For those of you who are curious about the ending of the camp experience, here is the rest of the story. Tuesday, after my son called from the camp infirmary, I called my husband and he went and found the little camper. He seemed fine, but my husband kept a closer watch. Wednesday was the parents' night and I did not attend because I knew that if I went my son would come home. Thursday, my son woke and demanded to come home. My husband talked him into going to rifle practice/gun safety, first aid, lifesaving techniques and woodworking. Once those courses were over there was little left to persuade him to stay. He came home.
I thought he would feel like he was a quitter, but I guess we were putting that on him because he didn't. He said everyone in his troop understood and respected his decision. I honestly believe they did. We are lucky that he was able to be accepted so quickly by his troop and that his troop lives the true scouting spirit of growth from where you are.
As he was telling his story, I couldn't believe he wanted to come home because it sounded like he was having such a good time. He did have trouble with some of the things I thought he would like finding and keeping up with his stuff. My husband was so proud of him even though he came home early. He said everyone liked him and he participated in the skits (so much for the theory that homeschooling provides little opportunity for socialization), he was willing and able to do his part (getting the camp area ready for inspection and as wait staff at meals), he was respectful to all the leaders and did as he was asked (the first request), and his skills improved dramatically (swimming, lifesaving and first aid).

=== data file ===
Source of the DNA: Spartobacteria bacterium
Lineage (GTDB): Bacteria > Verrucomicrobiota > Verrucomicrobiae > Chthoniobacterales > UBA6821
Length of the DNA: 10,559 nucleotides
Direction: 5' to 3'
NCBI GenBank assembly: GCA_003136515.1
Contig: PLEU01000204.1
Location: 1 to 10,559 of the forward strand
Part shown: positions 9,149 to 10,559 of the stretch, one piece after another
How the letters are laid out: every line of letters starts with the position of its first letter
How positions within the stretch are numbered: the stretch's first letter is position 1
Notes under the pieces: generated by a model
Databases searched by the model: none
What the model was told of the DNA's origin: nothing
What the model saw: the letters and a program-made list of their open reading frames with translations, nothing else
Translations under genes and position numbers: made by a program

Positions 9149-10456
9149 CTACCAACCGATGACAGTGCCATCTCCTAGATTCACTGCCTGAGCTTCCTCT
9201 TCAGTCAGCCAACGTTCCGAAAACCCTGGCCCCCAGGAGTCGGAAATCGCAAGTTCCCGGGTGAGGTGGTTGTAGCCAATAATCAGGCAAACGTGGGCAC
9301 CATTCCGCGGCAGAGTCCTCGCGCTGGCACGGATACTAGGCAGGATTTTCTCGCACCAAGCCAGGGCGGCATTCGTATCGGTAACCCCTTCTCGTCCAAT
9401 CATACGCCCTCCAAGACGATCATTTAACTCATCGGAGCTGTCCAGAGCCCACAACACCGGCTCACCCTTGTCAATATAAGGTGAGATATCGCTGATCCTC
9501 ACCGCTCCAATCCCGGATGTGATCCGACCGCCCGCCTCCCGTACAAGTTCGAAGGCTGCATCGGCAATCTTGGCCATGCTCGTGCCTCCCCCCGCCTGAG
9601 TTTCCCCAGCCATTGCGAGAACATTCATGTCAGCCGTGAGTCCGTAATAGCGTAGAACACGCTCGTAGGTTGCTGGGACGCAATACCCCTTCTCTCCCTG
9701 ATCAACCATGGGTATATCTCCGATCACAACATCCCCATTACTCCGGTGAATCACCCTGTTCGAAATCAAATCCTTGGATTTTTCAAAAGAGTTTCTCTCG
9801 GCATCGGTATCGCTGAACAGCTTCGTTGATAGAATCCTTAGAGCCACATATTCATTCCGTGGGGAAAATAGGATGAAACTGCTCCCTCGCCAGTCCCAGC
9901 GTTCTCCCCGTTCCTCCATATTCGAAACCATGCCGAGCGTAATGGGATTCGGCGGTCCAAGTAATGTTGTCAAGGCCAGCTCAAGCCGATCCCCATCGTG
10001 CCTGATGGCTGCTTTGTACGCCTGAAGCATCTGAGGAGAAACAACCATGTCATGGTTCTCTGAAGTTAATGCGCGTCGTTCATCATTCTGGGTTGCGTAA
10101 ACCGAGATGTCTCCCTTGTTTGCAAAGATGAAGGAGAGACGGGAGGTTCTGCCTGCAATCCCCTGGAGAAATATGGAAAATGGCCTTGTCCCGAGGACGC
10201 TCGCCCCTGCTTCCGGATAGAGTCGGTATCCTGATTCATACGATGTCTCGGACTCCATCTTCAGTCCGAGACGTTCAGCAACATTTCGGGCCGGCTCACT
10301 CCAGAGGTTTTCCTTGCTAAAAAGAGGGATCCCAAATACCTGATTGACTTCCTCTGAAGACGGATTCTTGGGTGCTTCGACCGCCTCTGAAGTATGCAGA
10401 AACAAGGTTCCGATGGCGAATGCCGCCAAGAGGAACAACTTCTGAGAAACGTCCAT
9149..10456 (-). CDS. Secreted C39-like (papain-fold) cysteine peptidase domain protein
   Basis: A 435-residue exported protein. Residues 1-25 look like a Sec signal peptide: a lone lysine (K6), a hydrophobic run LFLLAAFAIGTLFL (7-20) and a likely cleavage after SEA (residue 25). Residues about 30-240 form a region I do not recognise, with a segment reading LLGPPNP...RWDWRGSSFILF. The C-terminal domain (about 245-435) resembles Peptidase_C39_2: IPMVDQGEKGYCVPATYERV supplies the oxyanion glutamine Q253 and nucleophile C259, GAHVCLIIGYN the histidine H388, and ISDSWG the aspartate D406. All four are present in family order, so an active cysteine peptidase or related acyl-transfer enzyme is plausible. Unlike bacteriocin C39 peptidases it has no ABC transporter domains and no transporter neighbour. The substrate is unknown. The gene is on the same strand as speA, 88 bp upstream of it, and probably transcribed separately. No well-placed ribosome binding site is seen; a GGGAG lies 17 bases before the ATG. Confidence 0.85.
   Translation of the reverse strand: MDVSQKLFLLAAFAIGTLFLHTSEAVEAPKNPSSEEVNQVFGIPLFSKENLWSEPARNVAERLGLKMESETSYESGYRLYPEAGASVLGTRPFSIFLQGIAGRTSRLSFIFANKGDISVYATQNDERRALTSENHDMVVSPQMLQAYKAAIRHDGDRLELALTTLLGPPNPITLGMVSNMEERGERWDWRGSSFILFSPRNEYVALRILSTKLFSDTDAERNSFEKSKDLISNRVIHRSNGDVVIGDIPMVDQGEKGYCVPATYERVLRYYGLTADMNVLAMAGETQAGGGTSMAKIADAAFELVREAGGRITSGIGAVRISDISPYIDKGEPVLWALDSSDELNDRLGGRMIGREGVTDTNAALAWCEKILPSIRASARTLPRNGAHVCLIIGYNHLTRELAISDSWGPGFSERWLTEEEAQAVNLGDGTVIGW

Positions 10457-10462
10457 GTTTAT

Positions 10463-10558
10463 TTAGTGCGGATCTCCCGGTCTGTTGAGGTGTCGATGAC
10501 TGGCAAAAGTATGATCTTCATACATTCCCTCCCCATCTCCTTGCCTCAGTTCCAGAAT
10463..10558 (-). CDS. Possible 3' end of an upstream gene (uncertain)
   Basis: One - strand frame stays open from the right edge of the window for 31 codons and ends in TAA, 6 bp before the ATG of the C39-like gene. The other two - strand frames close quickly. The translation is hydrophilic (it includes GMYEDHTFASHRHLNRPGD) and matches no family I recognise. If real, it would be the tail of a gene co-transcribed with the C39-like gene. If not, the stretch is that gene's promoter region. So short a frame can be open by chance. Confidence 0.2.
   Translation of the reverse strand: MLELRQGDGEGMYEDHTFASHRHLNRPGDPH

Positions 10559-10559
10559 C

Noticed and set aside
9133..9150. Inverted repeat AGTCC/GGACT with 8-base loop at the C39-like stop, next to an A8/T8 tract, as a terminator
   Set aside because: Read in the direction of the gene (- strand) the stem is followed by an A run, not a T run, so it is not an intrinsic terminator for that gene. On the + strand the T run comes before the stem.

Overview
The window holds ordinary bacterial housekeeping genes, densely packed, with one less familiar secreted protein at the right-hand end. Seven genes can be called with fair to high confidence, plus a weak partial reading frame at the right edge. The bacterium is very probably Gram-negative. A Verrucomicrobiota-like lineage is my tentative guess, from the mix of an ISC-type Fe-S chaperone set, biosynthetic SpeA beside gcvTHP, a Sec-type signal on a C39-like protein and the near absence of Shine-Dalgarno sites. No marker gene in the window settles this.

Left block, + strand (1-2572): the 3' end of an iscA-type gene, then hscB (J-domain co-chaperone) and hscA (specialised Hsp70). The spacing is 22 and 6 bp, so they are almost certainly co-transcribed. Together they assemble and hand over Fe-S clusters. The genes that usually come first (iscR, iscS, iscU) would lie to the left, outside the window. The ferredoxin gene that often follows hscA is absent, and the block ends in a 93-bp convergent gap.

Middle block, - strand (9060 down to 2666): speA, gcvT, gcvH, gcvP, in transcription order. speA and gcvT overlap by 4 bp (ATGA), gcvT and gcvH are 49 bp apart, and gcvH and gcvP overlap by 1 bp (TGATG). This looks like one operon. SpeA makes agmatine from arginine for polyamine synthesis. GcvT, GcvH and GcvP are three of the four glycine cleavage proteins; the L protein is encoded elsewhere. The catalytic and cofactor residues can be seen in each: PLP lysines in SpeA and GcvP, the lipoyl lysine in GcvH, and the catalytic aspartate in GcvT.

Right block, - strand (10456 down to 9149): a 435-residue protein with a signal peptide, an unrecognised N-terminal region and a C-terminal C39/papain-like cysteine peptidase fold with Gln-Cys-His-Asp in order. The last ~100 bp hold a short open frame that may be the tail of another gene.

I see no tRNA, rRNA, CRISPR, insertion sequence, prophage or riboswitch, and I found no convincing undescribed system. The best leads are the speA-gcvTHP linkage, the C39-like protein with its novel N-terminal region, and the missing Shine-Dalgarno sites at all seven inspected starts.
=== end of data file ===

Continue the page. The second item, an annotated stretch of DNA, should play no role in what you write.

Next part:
I am proud too. My ten year old son, who has never spent the night with my parents who live 3 miles from here, stayed four nights in a tent with another little boy. He struggled with homesickness and beat it for four nights and five and a half days. He passed his swimming test (even though he had never proved himself to be a strong swimmer) and went on to receive his lifesaving merit badge. He now has his firearm safety certificate which is mandatory in Mississippi to get a hunting license (of course he is not old enough to get that yet). He interacted with others. He raised the flag in a formal flag raising ceremony. He fulfilled his duty (even though no one was there to nag or remind) by getting to the dining hall on time, setting up the tables, serving food, and cleaning afterwards.
All of the failure baggage was mine and my husband's. He didn't fail. He tried. Even a week before the camp, I didn't believe he would go. He said he wanted to go but that he was scared. Now, he knows what to expect and has the confidence to make it all the way through, next time.
Stay tuned, I may share "my failure baggage" and why I didn't want him to quit. I may also try to sort out everything I learned from this experience and see if there are any kernels of wisdom to pass on.